Abstract
A van der Waals heterostructure is a type of metamaterial that consists of vertically stacked twodimensional building blocks held together by the van der Waals forces between the layers. This design means that the properties of van der Waals heterostructures can be engineered precisely, even more so than those of twodimensional materials^{1}. One such property is the ‘twist’ angle between different layers in the heterostructure. This angle has a crucial role in the electronic properties of van der Waals heterostructures, but does not have a direct analogue in other types of heterostructure, such as semiconductors grown using molecular beam epitaxy. For small twist angles, the moiré pattern that is produced by the lattice misorientation between the twodimensional layers creates longrange modulation of the stacking order. So far, studies of the effects of the twist angle in van der Waals heterostructures have concentrated mostly on heterostructures consisting of monolayer graphene on top of hexagonal boron nitride, which exhibit relatively weak interlayer interaction owing to the large bandgap in hexagonal boron nitride^{2,3,4,5}. Here we study a heterostructure consisting of bilayer graphene, in which the two graphene layers are twisted relative to each other by a certain angle. We show experimentally that, as predicted theoretically^{6}, when this angle is close to the ‘magic’ angle the electronic band structure near zero Fermi energy becomes flat, owing to strong interlayer coupling. These flat bands exhibit insulating states at halffilling, which are not expected in the absence of correlations between electrons. We show that these correlated states at halffilling are consistent with Mottlike insulator states, which can arise from electrons being localized in the superlattice that is induced by the moiré pattern. These properties of magicangletwisted bilayer graphene heterostructures suggest that these materials could be used to study other exotic manybody quantum phases in two dimensions in the absence of a magnetic field. The accessibility of the flat bands through electrical tunability and the bandwidth tunability through the twist angle could pave the way towards more exotic correlated systems, such as unconventional superconductors and quantum spin liquids.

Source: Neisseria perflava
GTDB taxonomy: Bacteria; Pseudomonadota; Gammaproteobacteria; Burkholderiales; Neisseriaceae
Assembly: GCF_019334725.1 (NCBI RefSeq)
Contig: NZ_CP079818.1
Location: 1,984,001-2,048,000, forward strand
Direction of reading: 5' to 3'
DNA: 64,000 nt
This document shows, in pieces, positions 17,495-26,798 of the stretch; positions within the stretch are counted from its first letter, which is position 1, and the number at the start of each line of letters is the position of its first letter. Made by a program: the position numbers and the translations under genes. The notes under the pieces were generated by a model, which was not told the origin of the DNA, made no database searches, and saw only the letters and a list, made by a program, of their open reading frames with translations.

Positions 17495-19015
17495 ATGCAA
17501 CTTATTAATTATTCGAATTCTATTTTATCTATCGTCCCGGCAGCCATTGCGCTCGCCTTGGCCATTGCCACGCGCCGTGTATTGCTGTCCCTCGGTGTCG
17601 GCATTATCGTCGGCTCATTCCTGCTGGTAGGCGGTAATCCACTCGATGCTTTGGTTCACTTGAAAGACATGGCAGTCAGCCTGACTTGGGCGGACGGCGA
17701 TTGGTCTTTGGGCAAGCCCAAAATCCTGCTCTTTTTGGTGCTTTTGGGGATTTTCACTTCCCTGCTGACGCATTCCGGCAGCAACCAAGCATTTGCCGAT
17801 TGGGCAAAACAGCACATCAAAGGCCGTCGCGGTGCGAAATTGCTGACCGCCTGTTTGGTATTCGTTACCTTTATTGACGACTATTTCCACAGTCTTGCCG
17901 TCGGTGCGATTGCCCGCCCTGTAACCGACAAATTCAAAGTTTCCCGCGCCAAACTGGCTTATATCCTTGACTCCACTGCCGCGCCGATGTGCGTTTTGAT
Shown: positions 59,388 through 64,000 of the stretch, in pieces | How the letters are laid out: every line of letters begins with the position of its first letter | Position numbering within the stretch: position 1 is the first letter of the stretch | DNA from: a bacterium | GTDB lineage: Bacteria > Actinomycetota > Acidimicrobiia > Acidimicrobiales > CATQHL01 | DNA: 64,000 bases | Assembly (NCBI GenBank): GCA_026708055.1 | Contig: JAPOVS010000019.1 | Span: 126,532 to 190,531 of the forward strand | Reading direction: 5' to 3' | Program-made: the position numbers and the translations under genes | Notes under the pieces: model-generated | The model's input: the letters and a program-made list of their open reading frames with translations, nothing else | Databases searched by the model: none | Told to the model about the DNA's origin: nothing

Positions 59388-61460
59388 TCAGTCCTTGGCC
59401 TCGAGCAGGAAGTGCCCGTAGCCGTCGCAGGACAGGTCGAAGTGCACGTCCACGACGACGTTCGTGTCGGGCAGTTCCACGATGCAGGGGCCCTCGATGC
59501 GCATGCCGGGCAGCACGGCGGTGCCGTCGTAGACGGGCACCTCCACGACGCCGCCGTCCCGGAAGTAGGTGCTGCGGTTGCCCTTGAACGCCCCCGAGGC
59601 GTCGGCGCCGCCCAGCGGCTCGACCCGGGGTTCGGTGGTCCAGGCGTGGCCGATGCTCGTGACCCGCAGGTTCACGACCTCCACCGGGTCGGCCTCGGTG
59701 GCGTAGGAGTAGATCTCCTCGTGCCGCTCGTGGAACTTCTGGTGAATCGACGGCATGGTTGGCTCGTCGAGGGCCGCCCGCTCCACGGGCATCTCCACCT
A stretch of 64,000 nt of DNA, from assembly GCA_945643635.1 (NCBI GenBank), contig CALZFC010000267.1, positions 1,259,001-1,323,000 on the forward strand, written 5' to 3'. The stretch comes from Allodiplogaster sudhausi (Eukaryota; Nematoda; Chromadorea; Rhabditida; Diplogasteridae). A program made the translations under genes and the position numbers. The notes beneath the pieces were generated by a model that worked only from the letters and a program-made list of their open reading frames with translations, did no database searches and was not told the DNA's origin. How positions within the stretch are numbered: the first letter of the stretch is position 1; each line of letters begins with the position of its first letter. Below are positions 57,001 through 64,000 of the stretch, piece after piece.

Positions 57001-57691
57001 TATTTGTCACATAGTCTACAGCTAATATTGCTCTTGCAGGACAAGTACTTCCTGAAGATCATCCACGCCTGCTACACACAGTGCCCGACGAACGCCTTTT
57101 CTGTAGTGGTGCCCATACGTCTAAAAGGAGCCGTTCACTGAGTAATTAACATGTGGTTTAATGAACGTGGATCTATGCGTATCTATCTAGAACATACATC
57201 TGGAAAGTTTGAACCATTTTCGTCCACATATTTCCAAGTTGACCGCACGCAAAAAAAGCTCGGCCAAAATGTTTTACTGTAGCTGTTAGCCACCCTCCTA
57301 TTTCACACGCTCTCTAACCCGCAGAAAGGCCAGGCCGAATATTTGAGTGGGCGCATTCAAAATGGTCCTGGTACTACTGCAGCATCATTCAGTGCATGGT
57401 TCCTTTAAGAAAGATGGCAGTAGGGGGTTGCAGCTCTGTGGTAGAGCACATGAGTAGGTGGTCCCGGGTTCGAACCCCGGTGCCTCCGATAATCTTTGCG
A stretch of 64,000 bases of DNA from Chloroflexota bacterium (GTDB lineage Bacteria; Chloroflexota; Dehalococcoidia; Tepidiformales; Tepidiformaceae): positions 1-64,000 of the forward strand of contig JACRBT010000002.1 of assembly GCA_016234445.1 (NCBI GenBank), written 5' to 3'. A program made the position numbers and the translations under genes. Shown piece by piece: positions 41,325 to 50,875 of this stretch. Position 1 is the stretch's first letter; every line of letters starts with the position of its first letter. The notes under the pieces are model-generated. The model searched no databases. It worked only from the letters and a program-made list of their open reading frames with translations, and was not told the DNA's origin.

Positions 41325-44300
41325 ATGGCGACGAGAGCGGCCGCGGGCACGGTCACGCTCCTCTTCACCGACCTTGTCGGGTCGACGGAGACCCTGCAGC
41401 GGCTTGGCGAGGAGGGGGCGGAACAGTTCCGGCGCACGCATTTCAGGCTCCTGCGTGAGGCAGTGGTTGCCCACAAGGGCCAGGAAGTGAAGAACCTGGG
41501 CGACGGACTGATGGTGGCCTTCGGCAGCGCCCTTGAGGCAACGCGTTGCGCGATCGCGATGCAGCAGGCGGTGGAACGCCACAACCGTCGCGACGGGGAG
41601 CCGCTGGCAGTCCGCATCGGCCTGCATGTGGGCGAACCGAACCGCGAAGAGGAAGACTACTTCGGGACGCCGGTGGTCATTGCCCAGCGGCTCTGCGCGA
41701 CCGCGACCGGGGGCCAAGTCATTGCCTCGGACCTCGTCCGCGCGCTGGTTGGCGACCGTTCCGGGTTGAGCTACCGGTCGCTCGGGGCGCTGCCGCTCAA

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Acknowledgements
We acknowledge discussions with L. Levitov, P. Lee, S. Todadri, B. I. Halperin, S. Carr, Z. Alpichshev, J. Y. Khoo and N. Staley. This work was primarily supported by the National Science Foundation (NSF; DMR1405221) and the Gordon and Betty Moore Foundation’s EPiQS Initiative through grant GBMF4541 for device fabrication, transport measurements and data analysis (Y.C., J.Y.L., J.D.S.Y. and P.J.H.), with additional support from the NSS Program, Singapore (J.Y.L.). Capacitance work by R.C.A., A.D. and S.L.T. and theory work by S.F. was supported by the STC Center for Integrated Quantum Materials, NSF grant number DMR1231319. Data analysis by V.F. was supported by AFOSR grant number FA95501610382. K.W. and T.T. acknowledge support from the Elemental Strategy Initiative conducted by MEXT, Japan and JSPS KAKENHI grant numbers JP15K21722 and JP25106006. This work made use of the Materials Research Science and Engineering Center Shared Experimental Facilities supported by the NSF (DMR0819762) and of Harvard’s Center for Nanoscale Systems, supported by the NSF (ECS0335765). E.K. acknowledges support by ARO MURI award W911NF140247. R.C.A. acknowledges support by the Gordon and Betty Moore Foundation under grant number GBMF2931.
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Y.C., J.Y.L. and J.D.S.Y. fabricated the devices and performed transport measurements. Y.C. and V.F. performed data analysis. P.J.H. supervised the project. S.F. and E.K. provided numerical calculations. S.L.T., A.D. and R.C.A. measured capacitance data. K.W. and T.T. provided hexagonal boron nitride devices. Y.C., V.F. and P.J.H. wrote the paper with input from all authors.
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Extended data figures and tables
Extended Data Figure 1 Evolution of the lowenergy band structure of TBG near the magic angle.
a–f, E_{+} dispersion as in equation (6) for different v_{F} and fixed m = 0.5. The k_{x} and k_{y} range in the figures is [−2, 2] and the colour scale (on the right side of the figures) for the dimensionless energy axis is 0 to 10 from bottom to top. The associated winding number of each touching point is labelled. g–l, The evolution of the lowenergy band structure of TBG near the first magic angle in the model. The colour shows the hotspots of the Berry curvature at the touching point of each band. The energy axis spans an extremely small range of [−50, 50] μeV. The momentum axes are measured by k_{θ} ≈ Kθ and the range for both k_{x}/K_{θ} and k_{y}/K_{θ} is [−0.1, 0.1]. The centre of the momentum space is the K_{s} point of the mini Brillouin zone (see Fig. 1d), and the thick lines denotes the K_{s}–M_{s}– directions (there are three inequivalent ones). All results are shown for the Kvalley continuum description of TBG^{6}.
Extended Data Figure 2 Capacitance measurement setup and extraction of the Fermi velocity.
a, Schematic of the lowtemperature capacitance bridge. The X and Y outputs from the lockin amplifier refer to the inphase and outofphase components, respectively. C_{(device)} and R_{series} are the capacitance and resistance of the sample. V_{g} is the d.c. gate voltage, V_{d} is the excitation voltage, V_{ref} is the reference voltage and C_{ref} is the reference capacitance. All connections into and out of the cryostat are made with coaxial cables. b, Capacitance ΔC of device D2 near the charge neutrality point, and fitting curves according to equations (4) and (5) with different Fermi velocities. v_{0} = 10^{6} m s^{−1} is the Fermi velocity in pristine graphene.